Struggling composers can find here a place to commiserate and to be reminded that even the best composers couldn’t please everyone all the time. With a book like this, you can flip anywhere and just start reading, and you’ll find little insulting “gems” like this:

Berlioz is fantastic in the structure of his movements—unmeaningly so—and this (to say nothing of his crude and baseless method of harmonization, and his defiance of rule and common sense in part writing), renders his music necessarily tiresome and unattractive to a polite ear.
(Musical Examiner, London, June 1, 1844) [p. 58]

or

We believe that Shakespeare means Debussy’s ocean when he speaks of taking up arms against a sea of troubles. It may be possible, however, that in the transit to America, the title of this work has been changed. It is possible that Debussy did not intend to call it La Mer, but Le Mal de Mer, which would at once make the tone-picture as clear as day. It is a series of symphonic pictures of sea-sickness. . . .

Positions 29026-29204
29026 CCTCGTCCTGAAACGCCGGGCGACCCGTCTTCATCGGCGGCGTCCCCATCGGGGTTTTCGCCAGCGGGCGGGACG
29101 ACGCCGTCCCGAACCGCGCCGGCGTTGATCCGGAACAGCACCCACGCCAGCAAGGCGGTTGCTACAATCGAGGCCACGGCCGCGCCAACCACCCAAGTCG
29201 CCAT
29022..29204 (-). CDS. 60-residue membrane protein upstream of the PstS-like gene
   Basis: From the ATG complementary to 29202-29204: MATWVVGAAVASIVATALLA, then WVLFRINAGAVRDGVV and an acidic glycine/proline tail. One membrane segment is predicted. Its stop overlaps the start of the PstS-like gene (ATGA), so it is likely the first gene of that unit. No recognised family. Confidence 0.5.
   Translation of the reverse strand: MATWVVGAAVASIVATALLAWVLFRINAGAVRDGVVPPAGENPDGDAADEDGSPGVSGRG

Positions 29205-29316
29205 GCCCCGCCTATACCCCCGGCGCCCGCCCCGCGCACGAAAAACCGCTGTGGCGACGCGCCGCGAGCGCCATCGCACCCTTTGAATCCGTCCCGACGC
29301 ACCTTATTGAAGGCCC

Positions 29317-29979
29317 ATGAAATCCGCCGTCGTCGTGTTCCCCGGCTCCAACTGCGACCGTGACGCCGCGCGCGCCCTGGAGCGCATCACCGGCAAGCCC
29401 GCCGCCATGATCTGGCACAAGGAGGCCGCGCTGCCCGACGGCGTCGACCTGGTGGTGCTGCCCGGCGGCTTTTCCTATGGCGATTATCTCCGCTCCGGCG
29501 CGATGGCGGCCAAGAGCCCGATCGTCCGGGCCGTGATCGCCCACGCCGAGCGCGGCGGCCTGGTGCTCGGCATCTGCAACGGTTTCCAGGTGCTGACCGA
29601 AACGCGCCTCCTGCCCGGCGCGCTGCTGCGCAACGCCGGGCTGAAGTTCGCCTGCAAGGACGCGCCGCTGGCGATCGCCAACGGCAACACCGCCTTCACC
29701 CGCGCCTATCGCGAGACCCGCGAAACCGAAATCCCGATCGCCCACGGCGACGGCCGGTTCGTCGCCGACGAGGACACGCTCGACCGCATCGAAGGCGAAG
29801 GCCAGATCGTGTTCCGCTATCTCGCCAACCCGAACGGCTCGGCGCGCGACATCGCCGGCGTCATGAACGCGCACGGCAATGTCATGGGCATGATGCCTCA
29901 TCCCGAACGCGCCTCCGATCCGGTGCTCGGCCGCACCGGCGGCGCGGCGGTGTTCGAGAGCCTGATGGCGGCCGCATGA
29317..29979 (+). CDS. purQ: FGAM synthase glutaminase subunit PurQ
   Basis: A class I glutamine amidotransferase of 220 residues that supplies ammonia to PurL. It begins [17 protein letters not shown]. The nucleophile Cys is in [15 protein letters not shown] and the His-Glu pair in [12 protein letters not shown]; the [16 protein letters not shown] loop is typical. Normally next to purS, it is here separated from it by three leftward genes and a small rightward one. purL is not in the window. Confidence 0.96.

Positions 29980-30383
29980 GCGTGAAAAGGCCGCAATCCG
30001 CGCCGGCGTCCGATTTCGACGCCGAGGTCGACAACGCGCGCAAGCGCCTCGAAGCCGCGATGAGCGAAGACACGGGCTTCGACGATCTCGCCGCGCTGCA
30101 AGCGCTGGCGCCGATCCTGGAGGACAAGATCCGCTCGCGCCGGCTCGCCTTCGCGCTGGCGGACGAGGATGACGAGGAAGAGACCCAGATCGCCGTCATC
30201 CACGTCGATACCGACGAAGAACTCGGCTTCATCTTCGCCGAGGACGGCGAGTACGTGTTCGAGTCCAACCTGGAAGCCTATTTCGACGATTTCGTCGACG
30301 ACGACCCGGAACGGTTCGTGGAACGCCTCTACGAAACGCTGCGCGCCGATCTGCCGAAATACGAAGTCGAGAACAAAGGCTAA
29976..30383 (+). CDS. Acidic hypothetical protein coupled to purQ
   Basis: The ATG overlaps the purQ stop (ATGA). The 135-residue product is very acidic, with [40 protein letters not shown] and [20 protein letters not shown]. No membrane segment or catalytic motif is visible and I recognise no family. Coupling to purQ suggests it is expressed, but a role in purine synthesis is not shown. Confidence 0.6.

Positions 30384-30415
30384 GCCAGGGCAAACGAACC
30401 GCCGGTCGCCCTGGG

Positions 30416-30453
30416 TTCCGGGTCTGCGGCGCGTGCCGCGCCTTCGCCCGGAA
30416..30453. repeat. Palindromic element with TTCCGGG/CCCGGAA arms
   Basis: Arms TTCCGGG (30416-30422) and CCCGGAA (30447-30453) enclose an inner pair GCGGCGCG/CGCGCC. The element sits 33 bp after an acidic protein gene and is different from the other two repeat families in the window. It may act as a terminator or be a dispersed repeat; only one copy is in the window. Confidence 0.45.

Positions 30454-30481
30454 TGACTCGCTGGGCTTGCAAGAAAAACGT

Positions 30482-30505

(Louis Elson, Boston Daily Advertiser, April 22, 1907) [p. 94–95]

Depending on your own musical opinions, you might even find some agreement in the pages of this book. The works of Schoenberg, for example, still grate on the ears of some who may agree with an assessment like this:

The case of Arnold Schoenberg vs. the people (or vice versa, as the situation may be) is one of the most singular things in the history of music. For here is a composer—the only one with the possible exception of Charles Ives—who operates on the theory that if you know how to put a bunch of notes on a piece of score paper you are, presto, a composer. . . .
(Rudolph Elie, Boston Herald, November 11, 1950) [p. 165]

Regardless, The Lexicon of Musical Invective will leave you wondering what some of these critics were thinking, and what gall they had to put pen to paper to record their thoughts for posterity.